2. We must ask this--are demons not capable of mimicking a person immediately after they die? Certainly #1 would seem to be examples of that. I am sorry if this offends anyone, but this issue must be raised.
3. I have been wanting to ask this question for some time....am I the only "demonologist" (not like label) who does NOT have the gift of discernment? According to Rom. 12 and 1 Cor. 12 God sovereignly gives gifts as He pleases for the health of the Body. The gift of discernment (ability to distinguish or sense the presence of demonic--discern between Holy Spirit and unholy spirits) is only given to SOME people.I am convinced that most folks who think they have the gift of discernment, do not have it. Am I saying they are lying? NO!!! Am I saying they are experiencing a demonic counterfeit of it? NO!!! It is a purely psychological phenomenon--the person is sincere, but sincerely wrong. In certain circles everyone is told they must speak in tongues. However, Paul is very clear that only some have that gift as well.Those who "speak in tongues" but do not have the gift, are simply having a psychological experience.
I mention this because of how convinced many Christians are that they were visited by a deceased loved one. But remember that the gift of discernment was not given to discern if a "visitation" has occurred....not given to discern between human and demonic spirits, but between Holy Spirit and unholy spirits. (1 John 4:1-3) This is the touchiest part of the whole discussion--people's experience and their interpretation of it.. Just on an emotional level, it is hard to argue with a sincere Christian who says that they were certain that it was their deceased dad they saw.
4. Have you come to grips with just how filthy and cruelly inventive demons are? Dare I say this...is not the death of a loved one a perfect time for pure evil to seek advantage? We are traumatized and in weakened condition--just what the prowling lion is looking for.They cruelly target abuse victims, and even handicapped children as objects of their hateful oppression.
They have NOT given Satan any "legal rights"...he is supreme opportunist and the death of our loved ones fits that MO. Nothing is beneath them, as far as cruelty goes.
5. Has anybody who has experienced a "visitation" rebuked it in the name of Jesus to see what would happen? Perhaps some have, but usually the confidence level is so high (sense of love, light, and goodness present) that they are understandably overwhelmed with joy and even worship of God. I say this tenderly,but that wretched Satan can project a heavenly ambiance that would fool even the most experienced, especially while in deep grief.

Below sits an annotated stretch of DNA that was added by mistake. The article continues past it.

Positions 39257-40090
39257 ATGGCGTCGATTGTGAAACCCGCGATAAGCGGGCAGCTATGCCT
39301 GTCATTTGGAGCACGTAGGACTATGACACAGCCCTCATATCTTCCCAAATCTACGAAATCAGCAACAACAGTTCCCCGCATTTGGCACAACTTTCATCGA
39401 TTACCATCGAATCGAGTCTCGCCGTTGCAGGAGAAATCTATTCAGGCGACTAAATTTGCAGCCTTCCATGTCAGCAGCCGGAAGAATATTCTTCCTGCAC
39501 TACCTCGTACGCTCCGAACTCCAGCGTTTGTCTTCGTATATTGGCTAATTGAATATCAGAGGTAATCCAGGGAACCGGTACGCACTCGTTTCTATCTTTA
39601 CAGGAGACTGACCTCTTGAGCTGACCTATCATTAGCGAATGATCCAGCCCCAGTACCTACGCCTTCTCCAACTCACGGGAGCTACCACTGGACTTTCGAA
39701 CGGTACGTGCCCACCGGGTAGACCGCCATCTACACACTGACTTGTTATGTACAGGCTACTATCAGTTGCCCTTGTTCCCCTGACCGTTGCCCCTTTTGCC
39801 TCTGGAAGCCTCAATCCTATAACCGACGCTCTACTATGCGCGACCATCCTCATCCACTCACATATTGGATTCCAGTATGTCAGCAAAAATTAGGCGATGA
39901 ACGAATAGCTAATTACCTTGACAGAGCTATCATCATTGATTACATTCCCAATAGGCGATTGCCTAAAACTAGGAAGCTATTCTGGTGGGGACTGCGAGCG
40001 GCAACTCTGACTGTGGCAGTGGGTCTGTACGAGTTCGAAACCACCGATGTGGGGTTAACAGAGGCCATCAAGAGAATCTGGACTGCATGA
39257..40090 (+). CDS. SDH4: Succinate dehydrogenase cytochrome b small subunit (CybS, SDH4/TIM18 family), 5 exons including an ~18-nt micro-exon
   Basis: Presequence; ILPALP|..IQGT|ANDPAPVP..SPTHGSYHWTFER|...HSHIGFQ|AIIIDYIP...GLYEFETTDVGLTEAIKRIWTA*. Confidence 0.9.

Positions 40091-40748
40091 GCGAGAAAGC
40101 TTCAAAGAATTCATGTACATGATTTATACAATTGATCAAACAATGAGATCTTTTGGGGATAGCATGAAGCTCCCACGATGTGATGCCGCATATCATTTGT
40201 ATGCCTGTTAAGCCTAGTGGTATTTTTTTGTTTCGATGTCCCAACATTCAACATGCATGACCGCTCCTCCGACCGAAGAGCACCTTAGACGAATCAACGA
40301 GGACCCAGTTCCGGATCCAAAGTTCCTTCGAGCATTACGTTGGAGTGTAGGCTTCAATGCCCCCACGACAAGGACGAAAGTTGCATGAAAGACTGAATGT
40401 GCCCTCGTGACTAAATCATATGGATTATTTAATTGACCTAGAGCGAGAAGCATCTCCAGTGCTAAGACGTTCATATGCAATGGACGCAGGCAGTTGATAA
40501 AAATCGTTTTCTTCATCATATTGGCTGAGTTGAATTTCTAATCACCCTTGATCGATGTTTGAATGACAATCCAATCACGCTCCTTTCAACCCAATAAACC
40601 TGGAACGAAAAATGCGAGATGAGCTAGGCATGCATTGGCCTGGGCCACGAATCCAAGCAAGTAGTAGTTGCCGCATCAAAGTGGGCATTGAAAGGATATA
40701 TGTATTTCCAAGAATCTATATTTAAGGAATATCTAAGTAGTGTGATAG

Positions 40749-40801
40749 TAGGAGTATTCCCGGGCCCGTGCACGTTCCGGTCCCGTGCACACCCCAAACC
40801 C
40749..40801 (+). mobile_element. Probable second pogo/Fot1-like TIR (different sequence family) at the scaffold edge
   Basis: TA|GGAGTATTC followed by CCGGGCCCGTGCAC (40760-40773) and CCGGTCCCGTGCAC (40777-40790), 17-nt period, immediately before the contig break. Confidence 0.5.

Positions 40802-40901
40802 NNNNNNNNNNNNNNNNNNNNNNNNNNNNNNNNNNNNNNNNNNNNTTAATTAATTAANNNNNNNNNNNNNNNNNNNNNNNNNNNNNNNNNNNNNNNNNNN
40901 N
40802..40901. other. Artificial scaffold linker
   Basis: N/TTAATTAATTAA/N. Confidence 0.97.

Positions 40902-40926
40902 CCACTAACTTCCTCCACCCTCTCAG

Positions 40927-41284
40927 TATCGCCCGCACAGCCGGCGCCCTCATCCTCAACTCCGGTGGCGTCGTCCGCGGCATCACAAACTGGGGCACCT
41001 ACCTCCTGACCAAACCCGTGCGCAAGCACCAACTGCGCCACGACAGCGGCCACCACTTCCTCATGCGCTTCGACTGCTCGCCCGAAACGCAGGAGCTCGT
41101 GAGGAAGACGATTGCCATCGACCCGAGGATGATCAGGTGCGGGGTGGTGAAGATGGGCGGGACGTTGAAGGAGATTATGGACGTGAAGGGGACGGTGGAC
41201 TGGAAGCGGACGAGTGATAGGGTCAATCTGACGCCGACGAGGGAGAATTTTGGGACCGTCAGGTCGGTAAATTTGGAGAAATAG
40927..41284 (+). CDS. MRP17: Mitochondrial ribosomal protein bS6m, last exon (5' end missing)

6. When we allow for "visitations" then we have stepped on a very slippery slope. How long after death is a "visitation" to be allowed? An hour after death? A day? A week" A month? Year anniversary? 10 year anniversary? I have heard stories which expressed all of the above. And how many "visits" are allowable before we should be concerned?
7. The most difficult "visitation" to question is immediately after death and is singular...never repeated.
8. I have devoted my life to understanding death, dying, and the demonic through God's eyes, and the singular significance of this deception of ghosts grows within me each passing day. Would Satan mimic a recently deceased loved one just once? I hope that by now that to ask the question is to answer it. I mentioned the slippery slope above....how many folks who have had this experience, have also had their views toward the notion of ghosts "softened" or made them more "open-minded" to other post-death human appearances? I have seen it happen..... it is certainly not beneath these filthy wretches to do an "angel of light" maneuver at the moment of greatest vulnerability. Is it not a rule that, when we are weakened and emotionally distressed, that demons tend to lurk like vultures?
9. With all the death I have experienced, I have never been visited.
10. God has given us the bible, the Holy Spirit, and loving friends/family to comfort us in times of grief.
11. last, but certainly not least, GOD WANTS US HOME. We cannot be in two places at the same time--in His loving presence in heaven and visiting family here. God wants us home. When we die, like Stephen, we make a bee-line for Jesus.
In conclusion, the argument for visitation is based entirely on experience and our interpretation of it. I wish with all my heart that I could see my brother and sisters again. But knowing what I now know regarding demons, if one of them did appear, I would (while weeping) rebuke them forcefully in the precious and holy name of Jesus.